W/O using the TE in the passing game much, other than blocking, in ’16’, IU was still the 28th best passing offense in the nation. That is not bad for co-mingling with a mediocre rushing attack. if Fuchs had not been injured the TE position would have been more involved in the passing offense as he was the TE with “hands”. But it did not turn out like that; much like the rush offense suffered with injuries to Feeney and Camiel and replacing a damn strong center Jake Reed from graduation.

    I am still amazed 6-6 IU ended up with a top 20, 8-4 Utah. But would add it did nothing but shine IUFB’s brand.

  14. If you want a treat watch a large, overwhelming HS FB recruit on film; go to HUDL and watch the film of recent IU commit big man Juan Harris. Of course he plays both sides of the ball but the essence is he can move and of course move people. Word has it he benches 400 and squats 700. Somewhere before or after his Junior year he weighed 410 and then lost 40 lbs. to increase speed. He’ll hit Bloomington in a few days for classes and will be available for Spring camp. He is recruited as a DL but you can easily envision him on the OL too. Enjoy.

  15. Grant Heard and Dan Werner might be good or great Offensive cord, but with all the 4* and 5* recruits that Ole Miss had, Ole Miss only had a 5-7 conference record…lost to Vandy and Miss St at the end of the year…i just have not seen where Ole Miss with all the talent they have be this offensive juggernaut..or make any difference (lately) in the SEC….also does anyone know if Ole Miss is still getting investigated by the NCAA for recruiting violation???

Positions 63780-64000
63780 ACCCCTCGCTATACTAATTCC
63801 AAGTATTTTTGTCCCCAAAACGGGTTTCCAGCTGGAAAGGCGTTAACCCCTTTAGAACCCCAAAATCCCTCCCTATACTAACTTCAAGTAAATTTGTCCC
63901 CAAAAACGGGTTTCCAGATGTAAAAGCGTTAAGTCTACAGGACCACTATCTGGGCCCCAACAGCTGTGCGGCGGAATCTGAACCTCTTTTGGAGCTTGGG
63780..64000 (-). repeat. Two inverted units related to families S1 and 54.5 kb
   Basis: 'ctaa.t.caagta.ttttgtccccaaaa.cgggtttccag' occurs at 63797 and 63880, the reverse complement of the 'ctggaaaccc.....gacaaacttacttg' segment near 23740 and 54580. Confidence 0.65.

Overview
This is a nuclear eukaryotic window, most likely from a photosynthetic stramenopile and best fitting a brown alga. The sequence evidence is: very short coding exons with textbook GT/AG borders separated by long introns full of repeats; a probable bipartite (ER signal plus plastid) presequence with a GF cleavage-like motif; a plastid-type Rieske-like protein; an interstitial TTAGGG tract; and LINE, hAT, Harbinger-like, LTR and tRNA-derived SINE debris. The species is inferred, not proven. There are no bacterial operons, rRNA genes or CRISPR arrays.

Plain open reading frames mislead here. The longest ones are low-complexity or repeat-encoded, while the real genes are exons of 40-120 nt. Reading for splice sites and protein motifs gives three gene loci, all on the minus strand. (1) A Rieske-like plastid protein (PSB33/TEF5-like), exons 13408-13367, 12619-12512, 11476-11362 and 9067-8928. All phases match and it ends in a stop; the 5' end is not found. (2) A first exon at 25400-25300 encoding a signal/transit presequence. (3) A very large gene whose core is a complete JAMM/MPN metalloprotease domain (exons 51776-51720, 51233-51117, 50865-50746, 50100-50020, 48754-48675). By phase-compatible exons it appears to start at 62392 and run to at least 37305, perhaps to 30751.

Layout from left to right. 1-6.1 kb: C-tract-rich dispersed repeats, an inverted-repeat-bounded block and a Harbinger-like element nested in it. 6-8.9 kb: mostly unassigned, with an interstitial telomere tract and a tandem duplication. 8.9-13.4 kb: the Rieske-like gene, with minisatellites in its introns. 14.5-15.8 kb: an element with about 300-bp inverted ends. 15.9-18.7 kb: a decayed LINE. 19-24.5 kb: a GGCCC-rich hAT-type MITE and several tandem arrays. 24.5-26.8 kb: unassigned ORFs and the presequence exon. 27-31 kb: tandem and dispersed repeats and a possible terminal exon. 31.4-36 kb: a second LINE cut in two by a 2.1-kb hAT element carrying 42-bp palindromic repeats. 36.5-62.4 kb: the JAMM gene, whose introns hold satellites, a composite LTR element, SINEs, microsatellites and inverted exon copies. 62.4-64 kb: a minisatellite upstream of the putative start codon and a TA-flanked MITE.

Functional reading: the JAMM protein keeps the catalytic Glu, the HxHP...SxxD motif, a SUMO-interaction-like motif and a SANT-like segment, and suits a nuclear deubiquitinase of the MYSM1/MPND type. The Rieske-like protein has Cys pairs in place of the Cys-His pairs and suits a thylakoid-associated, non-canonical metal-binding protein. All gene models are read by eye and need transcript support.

16. Mike Debord leaving Tennessee as offensive coordinator for same position at IU. Just on noon news down here in Knoxville! He was Butch Jones mentor and has been here 2 or 3 years. Fans were not sold on him, but UT did win 9 games this year.

  17. HC, Harris looked so dominate at OL I could see a battle in the coaching staff over whether he should play OL or DT; right now he is going to play DT but could play either. His HUDL tape shows he is active and very physical, a real pickup for IU.